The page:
Stack Overflow is a community of 4.7 million programmers, just like you, helping each other.

Join them; it only takes a minute:

Sign up
Join the Stack Overflow community to:
  1. Ask programming questions
  2. Answer and help your peers
  3. Get recognized for your expertise

I'm struggling to find any resources on this online, which is concerning. I've been reading about UCS-2 and UTF-16 woes, but I can't find a solution.

I need to get a value from an input:

var val = $('input').val()

and encode it to base64, treating the text as utf-16, so:

this is a test



and not the below, which you get treating it as UTF-8:

share|improve this question
What's the question? How to generate the same as in UTF-8? I suppose not – Alexander May 19 '13 at 9:24

Your data, once read into JavaScript, will be in an encodingless numerical format (strictly speaking, it has to be in Unicode Normalised Form C, but Unicode is just a series of identifying numbers for each glyph in the Unicode lexicon. It's encoding-less). So: if you specifically need the data encoded as a UTF-16 byte sequence, do so, then base64 encode that.

But here's the fun part: which UTF-16 do you need? Little or Big Endian? With or without BOM? UTF-16 is a really inconvenient encoding format (we're not even going to touch UCS-2. It's obsolete. Has been for a long time).

What you really should need is to get a text value from your HTML element, Base64 encode its value, and then have whatever receives that data unpack it as UTF8; don't try to make JavaScript do more work than it has to. I presume you're sending this data to a server or something, in which case: your server language is way more elaborate than JavaScript, and can unpack text in about a million different encodings thanks to built-in functions. So just use that. Don't solve Y for X.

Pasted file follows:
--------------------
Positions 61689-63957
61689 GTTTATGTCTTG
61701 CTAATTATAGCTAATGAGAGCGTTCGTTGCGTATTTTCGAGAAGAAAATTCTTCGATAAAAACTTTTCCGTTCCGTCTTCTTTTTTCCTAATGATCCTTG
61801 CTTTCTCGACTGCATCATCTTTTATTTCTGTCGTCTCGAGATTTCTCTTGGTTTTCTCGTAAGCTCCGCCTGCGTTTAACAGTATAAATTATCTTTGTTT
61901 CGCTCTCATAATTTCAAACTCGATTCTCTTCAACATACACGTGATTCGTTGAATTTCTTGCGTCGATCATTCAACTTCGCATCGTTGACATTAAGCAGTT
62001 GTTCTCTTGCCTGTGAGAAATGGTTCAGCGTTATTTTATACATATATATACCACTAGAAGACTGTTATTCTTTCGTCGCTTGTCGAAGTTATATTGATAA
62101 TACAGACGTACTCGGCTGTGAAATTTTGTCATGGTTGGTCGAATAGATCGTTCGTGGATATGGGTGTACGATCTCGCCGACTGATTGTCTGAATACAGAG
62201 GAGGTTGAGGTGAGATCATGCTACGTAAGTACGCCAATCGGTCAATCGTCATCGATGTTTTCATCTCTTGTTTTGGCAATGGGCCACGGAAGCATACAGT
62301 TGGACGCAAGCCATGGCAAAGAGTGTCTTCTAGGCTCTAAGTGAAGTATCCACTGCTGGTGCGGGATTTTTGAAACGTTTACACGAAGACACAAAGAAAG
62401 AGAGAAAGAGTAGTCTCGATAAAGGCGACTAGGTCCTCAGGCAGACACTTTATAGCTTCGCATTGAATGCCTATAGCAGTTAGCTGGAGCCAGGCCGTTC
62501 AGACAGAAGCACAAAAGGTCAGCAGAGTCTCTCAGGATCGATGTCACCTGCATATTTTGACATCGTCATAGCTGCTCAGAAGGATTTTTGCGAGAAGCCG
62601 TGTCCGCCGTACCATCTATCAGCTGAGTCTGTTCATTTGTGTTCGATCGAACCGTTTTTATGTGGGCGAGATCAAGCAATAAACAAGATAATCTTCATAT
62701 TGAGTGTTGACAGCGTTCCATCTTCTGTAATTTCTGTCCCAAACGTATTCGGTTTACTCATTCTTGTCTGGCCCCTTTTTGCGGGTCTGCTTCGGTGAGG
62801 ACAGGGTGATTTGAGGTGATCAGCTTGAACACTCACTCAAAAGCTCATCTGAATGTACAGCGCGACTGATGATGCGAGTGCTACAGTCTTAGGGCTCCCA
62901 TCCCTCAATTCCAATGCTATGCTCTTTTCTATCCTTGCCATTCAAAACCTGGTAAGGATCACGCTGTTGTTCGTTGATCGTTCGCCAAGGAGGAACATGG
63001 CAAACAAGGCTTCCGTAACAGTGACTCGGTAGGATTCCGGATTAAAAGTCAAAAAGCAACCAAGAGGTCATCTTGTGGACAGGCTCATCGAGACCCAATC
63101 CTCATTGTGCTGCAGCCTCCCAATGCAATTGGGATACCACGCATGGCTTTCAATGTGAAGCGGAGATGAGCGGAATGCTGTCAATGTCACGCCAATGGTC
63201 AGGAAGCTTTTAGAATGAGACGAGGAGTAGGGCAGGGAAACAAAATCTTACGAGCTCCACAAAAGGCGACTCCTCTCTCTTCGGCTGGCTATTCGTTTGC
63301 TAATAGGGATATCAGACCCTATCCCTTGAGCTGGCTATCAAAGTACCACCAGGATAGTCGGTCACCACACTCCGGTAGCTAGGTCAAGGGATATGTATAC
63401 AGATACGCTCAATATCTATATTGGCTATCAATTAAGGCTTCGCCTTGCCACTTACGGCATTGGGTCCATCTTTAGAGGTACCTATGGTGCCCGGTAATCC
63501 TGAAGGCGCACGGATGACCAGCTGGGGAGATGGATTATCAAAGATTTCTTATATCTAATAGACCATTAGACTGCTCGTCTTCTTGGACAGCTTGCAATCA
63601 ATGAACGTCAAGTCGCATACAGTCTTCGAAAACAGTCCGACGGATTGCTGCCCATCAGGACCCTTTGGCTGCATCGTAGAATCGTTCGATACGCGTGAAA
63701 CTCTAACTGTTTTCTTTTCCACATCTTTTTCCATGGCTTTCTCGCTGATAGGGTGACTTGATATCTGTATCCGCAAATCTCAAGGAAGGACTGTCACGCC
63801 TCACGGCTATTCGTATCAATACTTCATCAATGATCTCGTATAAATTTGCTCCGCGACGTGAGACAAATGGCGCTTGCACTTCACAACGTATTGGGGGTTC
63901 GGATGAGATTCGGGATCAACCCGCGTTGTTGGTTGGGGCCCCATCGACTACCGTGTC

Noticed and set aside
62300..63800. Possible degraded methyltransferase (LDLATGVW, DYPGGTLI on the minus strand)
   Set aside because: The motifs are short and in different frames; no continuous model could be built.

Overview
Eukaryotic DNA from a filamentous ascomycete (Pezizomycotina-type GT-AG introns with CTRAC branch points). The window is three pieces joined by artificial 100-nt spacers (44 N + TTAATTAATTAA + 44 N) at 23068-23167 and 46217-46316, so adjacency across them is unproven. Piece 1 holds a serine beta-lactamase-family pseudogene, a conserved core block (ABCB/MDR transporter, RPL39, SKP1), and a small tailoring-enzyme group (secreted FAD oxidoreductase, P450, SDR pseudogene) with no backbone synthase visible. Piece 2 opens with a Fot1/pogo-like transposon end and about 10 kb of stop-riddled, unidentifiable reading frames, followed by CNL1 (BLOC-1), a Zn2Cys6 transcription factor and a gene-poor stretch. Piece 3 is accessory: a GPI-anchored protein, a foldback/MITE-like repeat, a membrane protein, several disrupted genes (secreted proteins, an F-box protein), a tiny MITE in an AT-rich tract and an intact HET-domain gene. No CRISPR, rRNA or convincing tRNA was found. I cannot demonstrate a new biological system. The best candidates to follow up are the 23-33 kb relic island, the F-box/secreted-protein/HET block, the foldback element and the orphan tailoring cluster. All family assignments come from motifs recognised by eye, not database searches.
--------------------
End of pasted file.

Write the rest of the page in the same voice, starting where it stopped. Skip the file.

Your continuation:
share|improve this answer
I need to accept high bit characters (like Chinese characters). UTF-8 wont handle this, will it? – Andrew Bullock May 20 '13 at 14:01
UTF8 is an encoding for Unicode, not "part of it", so yeah it will handle it just fine. That's what it was designed for =) Fun fact: UTF16 and UTF32 use 16 and 32 bits per character. UTF8 does not use 8 bits per character, instead it uses 'as many 8 bit blocks as necessary' – Mike 'Pomax' Kamermans May 20 '13 at 14:51
"What you really should need is to get a text value from your HTML element, Base64 encode its value". You can't base64 encode text. You can only base64 encode a byte array, so there is some implicit encoding of the text to a byte array that must be made explicit. You much choose a byte-encoding for the unicode characters first (i.e. UTF8, UTF16, etc.) and once you encode all the characters into a byte array, then base64 encode that. – Triynko Aug 6 '13 at 20:46
As a correction on that, you can base64-encode any byte sequence, including text. This is trivially checked by opening a console and typing btoa("cats"), or even btoa(3). Since these inputs are just bytes as well as what you as human think them to be, they will get base64 encoded just fine. The only thing that truly matters is that the receiver knows what encoding the original data is in, so it do the right thing later (and then only if one needs a not-UTF8 data source, really) – Mike 'Pomax' Kamermans Oct 19 '15 at 15:12

Your Answer


By posting your answer, you agree to the privacy policy and terms of service.

Not the answer you're looking for? Browse other questions tagged or ask your own question.